“For example, consumers do not like knots in the wood. They view a window as they would any piece of home furniture. It needs to be pleasing to the eye, too.”

Wood-based products also offer energy savings. Jensen says that Denmark’s environmental requirements for such products are among the toughest in Europe.

“The focus is now on the energy balance of buildings, and windows have an important role in boosting energy efficiency.”

Glinvad from Barrus agrees that energy optimisation is a trend that is only increasing in importance. For example, most windows have changed from double glazing to triple glazing over the last 2–3 years, he notes.

“The high cost of energy, in combination with EU’s ambitious plan to reduce carbon footprint of housing, is a strong driver for several countries and for consumers to get the best energy performance.”

Jensen comments that the EU’s upcoming Energy Performance Building Directive will only boost the need for high ecological performance in windows.

“We see great potential in the market as a consequence of the directive.”

At the same time, the whole industry is moving towards a circular economy, which favours material that can be recycled into a new product at the end of its life, eliminating waste, says Glinvad.

Nordic wood is trusted

Denmark’s Inwido Group is another long-time member of DVV.

“The number one thing that our customers expect from us is quality. It is important to follow the DVV standard to provide that quality,” says Purchasing Manager Allan Eibe Staffensen.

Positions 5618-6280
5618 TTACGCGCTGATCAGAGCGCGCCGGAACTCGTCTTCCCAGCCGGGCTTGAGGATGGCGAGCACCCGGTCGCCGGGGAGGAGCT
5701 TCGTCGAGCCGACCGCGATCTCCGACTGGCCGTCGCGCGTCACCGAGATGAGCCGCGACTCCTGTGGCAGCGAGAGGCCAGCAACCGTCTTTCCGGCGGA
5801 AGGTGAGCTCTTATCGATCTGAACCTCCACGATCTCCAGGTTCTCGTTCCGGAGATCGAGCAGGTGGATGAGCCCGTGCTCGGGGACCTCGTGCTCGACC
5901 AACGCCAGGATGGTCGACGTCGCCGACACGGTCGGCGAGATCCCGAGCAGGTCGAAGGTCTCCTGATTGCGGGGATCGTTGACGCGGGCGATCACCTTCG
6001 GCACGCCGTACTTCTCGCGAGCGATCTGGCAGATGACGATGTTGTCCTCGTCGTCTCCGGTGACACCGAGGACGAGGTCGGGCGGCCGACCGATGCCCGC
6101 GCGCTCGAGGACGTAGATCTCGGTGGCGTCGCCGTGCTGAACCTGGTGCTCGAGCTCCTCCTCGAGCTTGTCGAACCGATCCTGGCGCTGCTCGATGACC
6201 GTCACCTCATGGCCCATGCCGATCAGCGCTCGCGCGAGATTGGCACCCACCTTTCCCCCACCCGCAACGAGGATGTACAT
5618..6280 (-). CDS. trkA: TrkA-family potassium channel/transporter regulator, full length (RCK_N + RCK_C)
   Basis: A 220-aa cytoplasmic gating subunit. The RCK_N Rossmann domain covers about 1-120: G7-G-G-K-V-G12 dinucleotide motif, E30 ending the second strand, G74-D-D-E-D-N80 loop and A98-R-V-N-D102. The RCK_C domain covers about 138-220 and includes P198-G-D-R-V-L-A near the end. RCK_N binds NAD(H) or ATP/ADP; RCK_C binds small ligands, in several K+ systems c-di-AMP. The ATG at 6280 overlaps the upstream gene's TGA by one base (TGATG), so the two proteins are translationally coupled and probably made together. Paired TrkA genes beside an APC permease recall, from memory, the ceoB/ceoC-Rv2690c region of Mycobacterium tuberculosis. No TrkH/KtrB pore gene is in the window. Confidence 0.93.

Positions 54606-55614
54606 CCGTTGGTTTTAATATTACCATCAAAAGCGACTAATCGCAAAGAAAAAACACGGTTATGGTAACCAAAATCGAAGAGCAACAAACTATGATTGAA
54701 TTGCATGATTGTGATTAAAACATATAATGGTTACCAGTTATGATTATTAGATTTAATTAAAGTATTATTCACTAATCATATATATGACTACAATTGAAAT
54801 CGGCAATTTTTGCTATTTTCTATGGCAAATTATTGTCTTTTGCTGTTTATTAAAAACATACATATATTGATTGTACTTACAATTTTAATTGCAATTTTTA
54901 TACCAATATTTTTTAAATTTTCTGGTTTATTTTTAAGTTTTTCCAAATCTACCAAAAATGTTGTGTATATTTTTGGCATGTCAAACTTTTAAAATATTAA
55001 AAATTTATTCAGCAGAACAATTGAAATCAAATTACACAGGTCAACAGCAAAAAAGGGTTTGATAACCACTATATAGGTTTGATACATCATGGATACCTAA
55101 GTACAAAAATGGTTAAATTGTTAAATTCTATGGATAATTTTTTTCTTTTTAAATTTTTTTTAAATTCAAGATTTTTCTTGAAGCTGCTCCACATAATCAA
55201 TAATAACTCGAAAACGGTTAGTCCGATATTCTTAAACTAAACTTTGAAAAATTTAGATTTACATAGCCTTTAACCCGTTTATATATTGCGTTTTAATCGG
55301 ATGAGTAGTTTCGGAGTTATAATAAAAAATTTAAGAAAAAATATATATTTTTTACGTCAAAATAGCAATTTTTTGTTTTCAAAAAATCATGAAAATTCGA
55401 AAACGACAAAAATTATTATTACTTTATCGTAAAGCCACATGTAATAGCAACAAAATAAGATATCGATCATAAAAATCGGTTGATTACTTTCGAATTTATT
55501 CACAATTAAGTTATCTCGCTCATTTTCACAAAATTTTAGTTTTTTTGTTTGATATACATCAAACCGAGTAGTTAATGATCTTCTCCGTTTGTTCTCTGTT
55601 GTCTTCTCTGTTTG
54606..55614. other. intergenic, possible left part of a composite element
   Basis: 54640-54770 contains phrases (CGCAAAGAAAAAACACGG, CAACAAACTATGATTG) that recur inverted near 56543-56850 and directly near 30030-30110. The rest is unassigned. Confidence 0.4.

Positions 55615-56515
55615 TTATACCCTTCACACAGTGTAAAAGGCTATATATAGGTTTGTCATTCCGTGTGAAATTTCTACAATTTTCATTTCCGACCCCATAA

Inwido Group develops and sells customized window and door solutions, with 32 business units and approximately 4,900 employees in 11 countries. DVV’s Rules for Wood are one of the “green tools” that supports Inwido in its drive for sustainability. The company is constantly looking for new ways to improve in this area.

“We have already worked very hard to realize our CO2 reduction ambitions. This work is ongoing,” promises Staffensen.

Nordic timber has always been a signature of Inwido.

“We have sourced sawn timber from Sweden and Finland for more than 20 years.”

Sustainable raw material

Founded in 1993, Barrus has become a leading manufacturer of glued and laminated timber components in Europe. The company’s choice of solid wood for its doors and windows has always been easy and obvious, explains Glinvad.

“Wood is more energy efficient than PVC and aluminium. It has a supreme aesthetic look and feel, which allows everyone to experience luxury while, at same time, it helps to reduce global warming.”

He believes that wood has a “huge role” to play in saving the planet.

“Wood is outstanding in comparison to any other material because it absorbs and sequesters the CO2 emissions from several other industries.”

Barrus is big fan of Nordic timber because, as Glinvad notes, Nordic forests are very well managed by their owners and protected by law.

“For decades, the Nordic countries have managed the forest as a sustainable resource. Nordic wood is the best guarantee the consumer can get for a sustainable raw material.”

This article was originally published in Timber Magazine issue 2023.